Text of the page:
Cheap Shots: The postmodernist problem

By Carina Chocano

By Salon Staff

Published February 9, 2001 8:00PM (EST)

Read the story.

Thanks to Carina Chocano for putting George Will in his self-righteous, self-interested place. How dare he try to commodify art and keep it in the control of those who assign canonization (thus keeping art, and ultimately the canon, forever away from artists and critics who describe a society that Will does not want to see)?

The funny thing with Will is that, increasingly, no one cares what he says. He should go back to writing about the glory days of baseball and America, when a slender, insecure, rich white guy like himself could feel more in control.

-- Jared Feuer

In your recent article, you poked delightful fun at the frothings of some right-wing respondents. This is amusing and makes one feel better than the knuckle-dragging apes who sent those letters in -- I can understand that. Nevertheless, I feel it is my duty to inform you that in the chaotic world of Usenet, online forums and so forth, it is considered "the height of cheese" to attack someone's post on the basis of spelling or grammar. The vocal and enraged rarely think to check the MLA before they e-mail you an obscenity-laced semi-coherent screed. I have seen equally deranged gibberish from both ends of the political spectrum. While I probably don't share most of your political sentiments, I do enjoy nearly all of your articles. You demean yourself somewhat by stooping to what even barely socialized 14-year-old forum posters know not to do. Better to post the letters themselves, and let ignorance do the work for you. As a professional writer, you are better than that, and your readers should expect better as well.

On that note, keep up the otherwise good work.

-- Andrew Benton

While what you might call an "extreme right wingnut," I found your parsing of your insult-grams from what I would call extreme right wingnuts highly amusing.

I worked for W's dad, but I could not vote for the guy after his thrashing of McCain in South Carolina. I sat it out, essentially, by voting for a Libertarian.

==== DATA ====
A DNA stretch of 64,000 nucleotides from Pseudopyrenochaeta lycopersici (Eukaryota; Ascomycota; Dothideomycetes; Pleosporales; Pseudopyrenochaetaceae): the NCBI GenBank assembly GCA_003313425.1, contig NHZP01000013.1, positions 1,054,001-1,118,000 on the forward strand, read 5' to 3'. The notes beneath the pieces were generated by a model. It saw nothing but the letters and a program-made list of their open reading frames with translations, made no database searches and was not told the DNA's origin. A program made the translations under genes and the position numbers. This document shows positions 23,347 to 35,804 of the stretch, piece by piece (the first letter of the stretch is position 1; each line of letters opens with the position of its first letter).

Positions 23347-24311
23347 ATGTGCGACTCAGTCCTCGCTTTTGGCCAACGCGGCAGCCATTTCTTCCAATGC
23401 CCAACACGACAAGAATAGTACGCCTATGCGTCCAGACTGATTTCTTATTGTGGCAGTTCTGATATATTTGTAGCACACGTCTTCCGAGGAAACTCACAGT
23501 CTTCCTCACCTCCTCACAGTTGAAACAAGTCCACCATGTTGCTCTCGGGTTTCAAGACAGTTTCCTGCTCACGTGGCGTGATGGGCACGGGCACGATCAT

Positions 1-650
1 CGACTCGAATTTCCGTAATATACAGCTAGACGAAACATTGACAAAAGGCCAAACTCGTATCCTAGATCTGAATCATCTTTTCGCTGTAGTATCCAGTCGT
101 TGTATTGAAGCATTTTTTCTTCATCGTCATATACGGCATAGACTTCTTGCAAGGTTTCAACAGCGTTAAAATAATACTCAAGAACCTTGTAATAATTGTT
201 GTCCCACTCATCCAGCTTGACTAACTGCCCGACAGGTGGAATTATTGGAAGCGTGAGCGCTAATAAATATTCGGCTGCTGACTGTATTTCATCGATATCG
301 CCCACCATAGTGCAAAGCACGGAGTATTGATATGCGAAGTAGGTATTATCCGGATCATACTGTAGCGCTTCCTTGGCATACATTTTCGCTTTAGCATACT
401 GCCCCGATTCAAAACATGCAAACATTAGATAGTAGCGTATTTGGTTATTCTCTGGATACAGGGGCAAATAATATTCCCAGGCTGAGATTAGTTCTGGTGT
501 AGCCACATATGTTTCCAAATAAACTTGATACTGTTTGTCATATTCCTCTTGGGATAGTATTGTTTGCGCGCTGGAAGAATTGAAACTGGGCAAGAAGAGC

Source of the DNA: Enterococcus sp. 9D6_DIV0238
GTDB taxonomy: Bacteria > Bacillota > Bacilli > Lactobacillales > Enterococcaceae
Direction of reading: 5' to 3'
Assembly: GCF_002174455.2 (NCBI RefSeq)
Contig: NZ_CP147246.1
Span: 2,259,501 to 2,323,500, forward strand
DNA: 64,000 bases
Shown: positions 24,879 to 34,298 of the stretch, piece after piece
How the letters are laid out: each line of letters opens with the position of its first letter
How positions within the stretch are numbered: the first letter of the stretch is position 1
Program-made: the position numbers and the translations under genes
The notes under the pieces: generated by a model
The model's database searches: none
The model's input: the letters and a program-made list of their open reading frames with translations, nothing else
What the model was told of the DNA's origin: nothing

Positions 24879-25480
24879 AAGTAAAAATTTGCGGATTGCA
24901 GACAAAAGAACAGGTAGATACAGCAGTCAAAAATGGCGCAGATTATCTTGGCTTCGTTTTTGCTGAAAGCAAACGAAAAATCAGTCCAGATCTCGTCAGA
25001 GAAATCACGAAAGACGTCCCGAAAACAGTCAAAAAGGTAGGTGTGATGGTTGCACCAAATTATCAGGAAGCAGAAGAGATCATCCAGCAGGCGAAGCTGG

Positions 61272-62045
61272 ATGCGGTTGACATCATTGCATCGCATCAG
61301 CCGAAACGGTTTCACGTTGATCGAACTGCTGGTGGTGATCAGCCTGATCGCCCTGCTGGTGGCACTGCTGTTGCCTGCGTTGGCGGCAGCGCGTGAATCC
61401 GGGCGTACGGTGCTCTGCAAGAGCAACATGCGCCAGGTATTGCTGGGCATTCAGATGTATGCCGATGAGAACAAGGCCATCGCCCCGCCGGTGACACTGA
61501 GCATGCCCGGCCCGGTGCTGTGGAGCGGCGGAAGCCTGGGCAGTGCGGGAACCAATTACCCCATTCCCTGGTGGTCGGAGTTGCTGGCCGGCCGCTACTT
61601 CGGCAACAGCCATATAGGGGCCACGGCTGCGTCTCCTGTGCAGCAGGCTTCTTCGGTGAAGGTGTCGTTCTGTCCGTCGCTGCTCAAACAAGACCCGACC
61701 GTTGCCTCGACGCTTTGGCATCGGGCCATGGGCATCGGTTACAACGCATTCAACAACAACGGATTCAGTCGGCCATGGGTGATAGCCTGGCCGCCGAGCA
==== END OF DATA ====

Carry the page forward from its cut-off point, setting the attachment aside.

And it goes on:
Give the guy some time. He's actually growing on me.

Face it, the first boomer president screwed it up. Yes, the economy hummed along, but his personal problems did not sit well with many people, including supporters. (How else do you explain a 60-plus percent approval rating and 70 percent of people wishing he'd just go away?)

In our first shot running the country, we proved we were not mature enough to pull it off. In '96 we found the last World War II vet standing, but he was a tad too bedraggled.

So what have we got this time? A rather dull lad who'd probably make for a great neighbor, who's gotten even duller in his old age. He may not give us a laser-like vision of what the future ought to hold, but he sure as hell won't embarrass us by being caught with his pants down.

And besides, he comes with his own legal guardian appointed for us by his father, who also happens to have been the last of the World War II generation to have been president.

So perhaps it's a nice transition into boomer-generation maturity. For, given how incredibly whiny, pampered and self-absorbed we are, it's taking us infinitely longer than our parents -- who fought a war in their late teens and 20s -- to finally grow up.

-- Geoff Woollacott

What Carina Chocano misses is that she, and the pomo leftists she defends, are birds of the same feather as Will. (The term "postmodernism" may be passé, but unfortunately the thing itself is still very much with us.) Both sides in this debate want to use the arts for ulterior political purposes. Chocano and the pomos (that would be a nice name for a rock group!) want the arts to propagandize for gay rights or radical feminism or whatever the cause of the moment. George Will wants to use the great art of the past to celebrate tradition, order, religion, nation, mom, apple pie and the Republican Party. Neither side really cares about the aesthetic and spiritual encounter of artist with audience. Instead, they want to program the viewer on how to respond according to the canons of right- or left-wing political correctness. In that sense, both Chocano and Will are Stalinists in regards to the arts.

Will's advantage (for all his naiveté) is that the art of the past that he is celebrating is, largely, great art, while the stuff that Chocano and her friends are pushing is by-and-large junk. Chocano will reply that the criteria of value are "political." If that is the case, why are we able to enjoy works from cultures and points of view remote from our own? The sophomore discovery that all our responses are "culturally conditioned" does not relieve us of the obligation to distinguish the great from the trivial, nor does it give us permission to drown all distinctions of quality in the name of a demagogic populism.

-- Joe Willingham

When George Will says museums bring art viewers "down low" by having them enter through a side door, does he mean like the Louvre, the greatest connoisseur in the world, which has a side entrance near the children's carousel?

-- Penny Clifton

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